Wessler said the locked-phone conundrum is a rare exception to a “golden age of surveillance” for law enforcement. With a warrant or subpoena, investigators are able to access logs of personal data stored on remote networks, including phone calls, Internet search histories, even locations that people visit. Data stored inside personal devices appear to be the last stronghold of digital privacy, often out of reach of even the most tech-savvy investigators.
It's a "GOLDEN AGE of $URVEILLANCE!"
One of the technology industry’s most respected voices, software guru Ray Ozzie, has proposed a system that would grant emergency access to encrypted digital devices, while still preserving their security protections.
“I believe that we need to talk frankly about these policy issues, but we’re being distracted by a war between technologists and government,” Ozzie said. “I want to take the technology issues off the table so we can talk not about ‘can we,’ but ‘should we.’ ”
Turns out they are one in the same.
Under Ozzie’s plan, which he calls “Clear,” phone makers would adopt a system that could generate a unique decryption key for each device upon request. The key would be made available to investigators only if they presented a warrant, and they would have to have physical possession of the phone to use it.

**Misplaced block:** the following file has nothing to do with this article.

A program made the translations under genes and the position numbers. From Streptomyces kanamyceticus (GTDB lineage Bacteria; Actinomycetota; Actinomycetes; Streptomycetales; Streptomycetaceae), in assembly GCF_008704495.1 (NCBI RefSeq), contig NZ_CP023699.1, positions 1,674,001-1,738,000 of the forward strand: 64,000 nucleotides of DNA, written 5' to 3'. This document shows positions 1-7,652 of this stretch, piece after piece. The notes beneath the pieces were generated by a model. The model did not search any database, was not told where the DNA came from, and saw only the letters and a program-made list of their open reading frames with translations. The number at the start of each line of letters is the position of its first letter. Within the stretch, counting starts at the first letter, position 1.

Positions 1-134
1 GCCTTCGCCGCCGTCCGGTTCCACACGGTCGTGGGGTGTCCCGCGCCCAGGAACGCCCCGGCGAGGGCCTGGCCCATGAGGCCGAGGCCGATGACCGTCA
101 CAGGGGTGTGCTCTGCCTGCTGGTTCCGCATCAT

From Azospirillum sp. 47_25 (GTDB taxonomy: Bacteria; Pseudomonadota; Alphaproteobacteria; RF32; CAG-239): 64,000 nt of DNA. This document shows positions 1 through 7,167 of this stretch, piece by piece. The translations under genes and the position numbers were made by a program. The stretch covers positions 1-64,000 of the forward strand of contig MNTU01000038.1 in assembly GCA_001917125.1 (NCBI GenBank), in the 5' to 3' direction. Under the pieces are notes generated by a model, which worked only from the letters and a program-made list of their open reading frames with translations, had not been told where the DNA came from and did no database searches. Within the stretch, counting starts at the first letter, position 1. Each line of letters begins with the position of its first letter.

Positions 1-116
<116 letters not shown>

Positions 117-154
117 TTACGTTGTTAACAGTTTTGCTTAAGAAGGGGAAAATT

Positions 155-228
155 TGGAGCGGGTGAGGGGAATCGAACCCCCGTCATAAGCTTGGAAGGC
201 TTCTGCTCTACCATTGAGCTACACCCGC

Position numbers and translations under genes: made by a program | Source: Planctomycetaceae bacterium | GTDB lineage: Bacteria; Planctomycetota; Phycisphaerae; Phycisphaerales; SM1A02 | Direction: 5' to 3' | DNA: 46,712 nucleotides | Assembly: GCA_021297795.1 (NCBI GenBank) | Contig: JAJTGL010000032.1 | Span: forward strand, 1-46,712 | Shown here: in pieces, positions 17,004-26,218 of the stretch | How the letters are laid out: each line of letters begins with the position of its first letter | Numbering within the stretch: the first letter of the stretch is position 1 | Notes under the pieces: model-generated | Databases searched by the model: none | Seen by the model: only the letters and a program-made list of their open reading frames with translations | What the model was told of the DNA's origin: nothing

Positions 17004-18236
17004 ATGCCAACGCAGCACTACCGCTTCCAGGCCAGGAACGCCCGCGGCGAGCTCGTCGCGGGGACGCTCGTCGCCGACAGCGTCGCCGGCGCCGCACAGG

Ozzie, a Massachusetts resident, is best known as one of the lead developers of the Lotus Notes program and is former chief software architect for Microsoft Corp. Ozzie has been shopping his idea around to technology groups, and it’s already come under ferocious fire. Some computer scientists predict hackers will find ways to steal the Clear keys and break into phones.
Ozzie admits his scheme isn’t foolproof. And since he suspects phone makers would not embrace the idea, Ozzie reluctantly believes it would have to be imposed by federal law.
“I think it’s a sad statement that we have such little trust in our government,” said Ozzie, “but that’s the way it is.”
They did it themselves with the decades of lying us into wars and selfishly looting this nation.
“With one click you can manipulate hundreds of thousands or millions of people, whether you know their names or not,” said Birgit Sippel, a European Parliament member from Germany who ePrivacy legislation. “That is why protecting privacy is becoming more important, especially in the digital environment,” a contentious issue central to the post-Cambridge Analytica online economy: whether data-driven digital services represent more of a boon to consumers or the kind of surveillance that can threaten democracy.”
Tell it to the guy on the train working for the ad company.
The CA scandal has gone away, and rightly so. When Obama did the same thing, the pre$$ was crowing about his campaign's genius in using the new technologies, and was claimed as the difference in beating Romney.
And cui bono?
"At Everbridge, tracking bad news is good business" by Hiawatha Bray Globe Staff July 08, 2018